Later in the game, he hit a home run to left field and limped around the bases. THE CUBS
With his $50,000 bonus from the Cubs in the bank, Ken Hubbs set out on a minor league career that would carry him to the major leagues within two seasons.
He was a so-so minor league hitter, but a marvelous shortstop. Problem was, the Cubs had a shortstop--Ernie Banks.
"Ken knew he'd have to switch to second base, and he'd played a little at second in the minors," said 76-year-old Lou Boudreau, the Hall of Famer who was a Cub radio broadcaster when Hubbs came up.
"I worked with him a little, making the switch. There's a world of difference between second base and short--all the angles off the bat are different. But Ken was such a gifted, intelligent kid, he picked it up quickly.
"At the time he died, I definitely felt he was on his way to a Hall of Fame career. His bat hadn't come around, but it would have. He was a contact hitter."
Hubbs hit .247 in 324 major league games, but he became much better than merely a good second baseman.
In September of 1962, at 20, he set a major league record for second basemen with 418 consecutive errorless chances in 78 games.
The record today is held by another Cub, Ryne Sandberg, 577 chances in 123 games over two seasons. The American League record for consecutive errorless chances by a second baseman, 425, is held by Baltimore's Rich Dauer . . . who also went to Colton High.
Ernie Banks remembers today that Hubbs never missed an opportunity to sit in the cockpit with the pilot on Cub flights.
He first began flying small planes at Mesa, Ariz., where the Cubs trained each spring.
"I didn't like it, and neither did Dad," Keith Hubbs said. "Dad had a long talk with him about it. But Kenny was a very mature kid, so Dad let it go. I was in Mesa the summer before he died and I told him I didn't like the idea of him flying, either.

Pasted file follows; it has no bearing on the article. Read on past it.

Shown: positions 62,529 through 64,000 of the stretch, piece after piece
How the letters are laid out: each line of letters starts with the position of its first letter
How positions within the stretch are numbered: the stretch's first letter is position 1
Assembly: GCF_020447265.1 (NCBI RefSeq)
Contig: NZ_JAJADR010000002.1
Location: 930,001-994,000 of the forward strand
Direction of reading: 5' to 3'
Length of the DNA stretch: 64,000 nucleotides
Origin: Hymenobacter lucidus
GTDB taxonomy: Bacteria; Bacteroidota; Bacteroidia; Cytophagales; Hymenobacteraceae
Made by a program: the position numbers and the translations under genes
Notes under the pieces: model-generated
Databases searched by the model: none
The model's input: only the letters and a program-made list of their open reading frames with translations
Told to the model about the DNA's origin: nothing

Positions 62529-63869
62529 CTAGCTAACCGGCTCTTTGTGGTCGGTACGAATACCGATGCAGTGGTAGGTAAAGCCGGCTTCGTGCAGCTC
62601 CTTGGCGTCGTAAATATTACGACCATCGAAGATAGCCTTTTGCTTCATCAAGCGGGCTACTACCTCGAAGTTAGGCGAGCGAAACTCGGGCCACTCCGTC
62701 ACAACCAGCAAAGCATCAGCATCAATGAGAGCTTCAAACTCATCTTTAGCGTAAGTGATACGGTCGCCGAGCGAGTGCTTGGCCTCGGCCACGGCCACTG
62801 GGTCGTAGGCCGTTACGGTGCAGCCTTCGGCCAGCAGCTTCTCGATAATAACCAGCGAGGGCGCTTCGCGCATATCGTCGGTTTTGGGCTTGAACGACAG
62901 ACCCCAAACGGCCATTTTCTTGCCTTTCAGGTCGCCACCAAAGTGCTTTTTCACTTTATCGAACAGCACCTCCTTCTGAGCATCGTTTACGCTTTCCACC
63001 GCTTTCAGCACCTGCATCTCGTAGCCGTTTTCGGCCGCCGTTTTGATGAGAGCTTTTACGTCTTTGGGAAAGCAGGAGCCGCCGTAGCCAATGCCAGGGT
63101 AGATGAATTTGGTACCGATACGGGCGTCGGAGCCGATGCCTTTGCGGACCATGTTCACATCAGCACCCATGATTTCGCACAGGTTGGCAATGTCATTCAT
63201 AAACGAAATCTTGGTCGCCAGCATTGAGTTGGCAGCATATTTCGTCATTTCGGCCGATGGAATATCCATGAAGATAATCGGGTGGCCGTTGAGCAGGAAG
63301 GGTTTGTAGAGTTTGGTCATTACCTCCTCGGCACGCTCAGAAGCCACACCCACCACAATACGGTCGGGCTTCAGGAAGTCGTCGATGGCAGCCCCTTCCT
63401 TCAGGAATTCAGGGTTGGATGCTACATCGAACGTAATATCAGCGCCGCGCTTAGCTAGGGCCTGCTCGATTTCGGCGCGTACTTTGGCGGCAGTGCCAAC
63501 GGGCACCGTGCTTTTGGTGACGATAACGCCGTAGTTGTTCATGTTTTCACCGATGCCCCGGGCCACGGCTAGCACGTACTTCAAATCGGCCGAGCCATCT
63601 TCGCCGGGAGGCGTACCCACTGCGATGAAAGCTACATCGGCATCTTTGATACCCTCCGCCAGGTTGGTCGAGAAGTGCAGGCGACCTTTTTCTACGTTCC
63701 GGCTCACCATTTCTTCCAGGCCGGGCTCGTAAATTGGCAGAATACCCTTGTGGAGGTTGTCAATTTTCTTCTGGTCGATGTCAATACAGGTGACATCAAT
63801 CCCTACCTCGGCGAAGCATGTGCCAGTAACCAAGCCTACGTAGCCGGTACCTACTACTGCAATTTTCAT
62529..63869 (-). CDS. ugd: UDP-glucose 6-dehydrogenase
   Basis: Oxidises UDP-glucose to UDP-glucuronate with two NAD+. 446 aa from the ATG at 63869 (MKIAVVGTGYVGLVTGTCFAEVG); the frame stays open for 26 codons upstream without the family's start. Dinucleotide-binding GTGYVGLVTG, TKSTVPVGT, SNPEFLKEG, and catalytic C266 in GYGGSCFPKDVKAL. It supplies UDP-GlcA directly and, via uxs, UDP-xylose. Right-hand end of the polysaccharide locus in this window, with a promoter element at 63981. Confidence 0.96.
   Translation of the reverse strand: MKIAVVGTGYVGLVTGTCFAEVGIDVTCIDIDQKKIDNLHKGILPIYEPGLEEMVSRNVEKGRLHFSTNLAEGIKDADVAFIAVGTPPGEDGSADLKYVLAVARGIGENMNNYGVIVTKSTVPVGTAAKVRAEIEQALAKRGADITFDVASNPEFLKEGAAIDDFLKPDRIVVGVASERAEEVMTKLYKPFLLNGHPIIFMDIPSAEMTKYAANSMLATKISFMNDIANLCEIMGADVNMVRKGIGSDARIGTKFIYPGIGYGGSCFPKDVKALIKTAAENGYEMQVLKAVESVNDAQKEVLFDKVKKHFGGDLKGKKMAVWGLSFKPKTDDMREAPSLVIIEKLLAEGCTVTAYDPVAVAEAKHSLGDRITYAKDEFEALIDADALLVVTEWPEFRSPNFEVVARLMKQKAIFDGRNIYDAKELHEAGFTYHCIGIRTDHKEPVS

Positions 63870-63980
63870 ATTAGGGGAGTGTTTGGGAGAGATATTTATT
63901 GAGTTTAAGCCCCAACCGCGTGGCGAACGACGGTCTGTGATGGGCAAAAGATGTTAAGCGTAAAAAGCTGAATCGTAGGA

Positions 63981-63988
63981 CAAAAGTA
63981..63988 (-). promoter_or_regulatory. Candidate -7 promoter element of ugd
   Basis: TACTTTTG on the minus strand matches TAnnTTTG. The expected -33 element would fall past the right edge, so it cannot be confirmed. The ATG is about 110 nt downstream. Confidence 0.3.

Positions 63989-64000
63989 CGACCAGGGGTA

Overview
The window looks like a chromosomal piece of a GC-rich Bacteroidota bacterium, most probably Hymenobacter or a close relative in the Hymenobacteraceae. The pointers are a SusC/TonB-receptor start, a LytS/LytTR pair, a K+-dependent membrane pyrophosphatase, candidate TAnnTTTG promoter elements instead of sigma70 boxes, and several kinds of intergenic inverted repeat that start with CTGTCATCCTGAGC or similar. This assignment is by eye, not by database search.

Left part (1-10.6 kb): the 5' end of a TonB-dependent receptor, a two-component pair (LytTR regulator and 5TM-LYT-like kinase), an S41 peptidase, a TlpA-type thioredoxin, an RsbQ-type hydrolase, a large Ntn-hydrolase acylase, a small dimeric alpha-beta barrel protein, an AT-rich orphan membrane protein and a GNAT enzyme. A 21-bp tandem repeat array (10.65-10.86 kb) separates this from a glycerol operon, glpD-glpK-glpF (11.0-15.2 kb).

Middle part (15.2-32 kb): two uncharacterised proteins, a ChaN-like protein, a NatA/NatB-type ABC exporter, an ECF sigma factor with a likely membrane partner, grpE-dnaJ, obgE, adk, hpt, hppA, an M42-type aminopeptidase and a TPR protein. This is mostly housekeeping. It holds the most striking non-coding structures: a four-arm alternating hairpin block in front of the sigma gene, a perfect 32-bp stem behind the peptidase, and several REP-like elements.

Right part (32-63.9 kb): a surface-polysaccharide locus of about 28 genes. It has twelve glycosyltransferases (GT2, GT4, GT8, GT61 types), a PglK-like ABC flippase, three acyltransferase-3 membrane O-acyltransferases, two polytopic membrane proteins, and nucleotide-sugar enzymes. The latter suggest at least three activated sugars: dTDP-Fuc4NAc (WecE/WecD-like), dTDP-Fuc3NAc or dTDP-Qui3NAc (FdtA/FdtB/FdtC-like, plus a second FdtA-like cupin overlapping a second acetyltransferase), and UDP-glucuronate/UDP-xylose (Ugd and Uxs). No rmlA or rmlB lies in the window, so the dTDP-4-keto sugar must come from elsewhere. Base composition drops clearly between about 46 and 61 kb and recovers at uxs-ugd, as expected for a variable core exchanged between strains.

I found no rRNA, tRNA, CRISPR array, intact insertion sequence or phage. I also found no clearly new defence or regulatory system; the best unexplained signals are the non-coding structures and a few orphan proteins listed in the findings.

"But he had a certain way about him--he could convince you that you should try anything. The next thing I knew, he's introducing me to his flight instructor and then I'm taking flying lessons."
In early February of 1964, Hubbs--who had signed to play for $50,000 in 1964--and his lifelong Colton friend, Denny Doyle, who did not play organized baseball, planned to fly Hubbs' new Cessna 172 to Provo to play in a basketball tournament.
Returning home, the two left the Provo airport on Thursday morning, Feb. 13, 1964.
Their bodies were found in the wreckage of the plane two days later. It had crashed onto the ice of Utah Lake, five miles away.
Hubbs was 22, Doyle 23.
Crash investigators theorized that Hubbs believed he could outrun a storm that was blowing through the Wasatch Mountains.
Then, shortly after takeoff, so the theory went, Hubbs changed his mind and decided to return to the Provo airport. On the way back, the storm's violence overtook the little plane and Hubbs lost contact with the horizon.
Investigators said the plane went into a right-hand, spiraling dive.
They found a flight book in the wreckage. Hubbs had flown a total of 71 hours, 15 minutes. Max Lofy, longtime Colton friend of the Hubbs family, has never been able to grasp the possibility that a single instance of poor judgment cost Ken Hubbs his life.
"I've never gotten over that part of it," he said.
"This was a kid who exercised good judgment in everything--even in the things he said. So once in his life he uses poor judgment . . . and it costs him his life."
Because two days passed before Hubbs' plane was found, Colton was prepared for the worst. Nonetheless, when the truth was learned, the city was stunned. On the day of his funeral, Feb. 20, 1964, all city offices and many businesses closed.
The little town's funeral touched a nation. More than 1,300, including most of the Cubs and many other baseball figures, attended services in the Colton High Auditorium.
A Colton Courier reporter counted 582 cars in a two-mile funeral procession to Montecito Cemetery, in nearby Loma Linda.
There, in a howling wind, Cub Manager Bob Kennedy, Ernie Banks, Dick Ellsworth, Don Elston, Glen Hobie and Ron Santo bore Kenneth Douglass Hubbs to his grave.
In the Colton city museum, on a back shelf, rests a dusty bronze bust of the kid who captured a little city's imagination . . . and then broke its heart.
A faded card, written long ago by the sculptor, Andrew Moses Lester, is propped against the bust. It reads:
In this place, a boy grew into
A living legend . . . this is my
Expression of him, from willing
Clay to bronze, by my hand.